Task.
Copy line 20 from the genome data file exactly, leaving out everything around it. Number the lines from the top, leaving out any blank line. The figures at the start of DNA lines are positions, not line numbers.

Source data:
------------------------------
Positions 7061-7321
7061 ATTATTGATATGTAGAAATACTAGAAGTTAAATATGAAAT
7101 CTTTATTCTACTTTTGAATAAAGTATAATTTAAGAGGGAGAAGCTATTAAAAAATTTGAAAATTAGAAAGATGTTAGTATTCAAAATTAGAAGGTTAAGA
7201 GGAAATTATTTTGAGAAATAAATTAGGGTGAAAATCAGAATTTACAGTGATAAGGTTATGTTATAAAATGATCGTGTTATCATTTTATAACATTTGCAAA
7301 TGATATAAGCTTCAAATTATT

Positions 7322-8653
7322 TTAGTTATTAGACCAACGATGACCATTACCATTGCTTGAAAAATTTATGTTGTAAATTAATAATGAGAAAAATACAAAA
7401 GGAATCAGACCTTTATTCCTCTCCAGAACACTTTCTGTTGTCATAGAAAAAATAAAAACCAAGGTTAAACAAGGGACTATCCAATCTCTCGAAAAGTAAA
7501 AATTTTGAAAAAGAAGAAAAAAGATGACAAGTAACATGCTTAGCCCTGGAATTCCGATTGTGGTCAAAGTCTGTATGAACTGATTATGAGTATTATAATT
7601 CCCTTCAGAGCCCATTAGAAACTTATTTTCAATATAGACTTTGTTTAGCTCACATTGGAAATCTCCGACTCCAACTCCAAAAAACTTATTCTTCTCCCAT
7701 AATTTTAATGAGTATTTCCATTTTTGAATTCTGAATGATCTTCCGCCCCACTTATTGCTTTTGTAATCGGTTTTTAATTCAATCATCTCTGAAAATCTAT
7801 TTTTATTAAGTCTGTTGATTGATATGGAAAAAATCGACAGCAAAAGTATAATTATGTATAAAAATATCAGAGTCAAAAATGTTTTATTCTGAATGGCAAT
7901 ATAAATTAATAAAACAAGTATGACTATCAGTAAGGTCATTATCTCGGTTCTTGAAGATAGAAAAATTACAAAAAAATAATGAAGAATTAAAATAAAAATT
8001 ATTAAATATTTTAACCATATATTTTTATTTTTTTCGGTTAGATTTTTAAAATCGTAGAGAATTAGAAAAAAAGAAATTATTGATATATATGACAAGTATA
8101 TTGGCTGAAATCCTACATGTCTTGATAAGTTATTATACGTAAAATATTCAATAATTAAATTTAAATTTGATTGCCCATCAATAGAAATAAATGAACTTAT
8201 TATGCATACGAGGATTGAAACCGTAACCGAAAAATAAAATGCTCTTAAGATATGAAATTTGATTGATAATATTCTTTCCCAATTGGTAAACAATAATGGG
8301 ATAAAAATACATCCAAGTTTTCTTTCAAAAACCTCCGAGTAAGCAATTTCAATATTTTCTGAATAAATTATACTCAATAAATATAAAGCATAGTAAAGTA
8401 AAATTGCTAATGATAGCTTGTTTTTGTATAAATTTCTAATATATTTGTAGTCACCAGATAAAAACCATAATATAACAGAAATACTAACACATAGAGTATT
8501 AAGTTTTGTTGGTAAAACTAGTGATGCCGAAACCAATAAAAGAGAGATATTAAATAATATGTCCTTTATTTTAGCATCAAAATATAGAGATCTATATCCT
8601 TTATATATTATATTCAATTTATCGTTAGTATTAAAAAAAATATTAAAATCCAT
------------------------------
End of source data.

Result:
8601 TTATATATTATATTCAATTTATCGTTAGTATTAAAAAAAATATTAAAATCCAT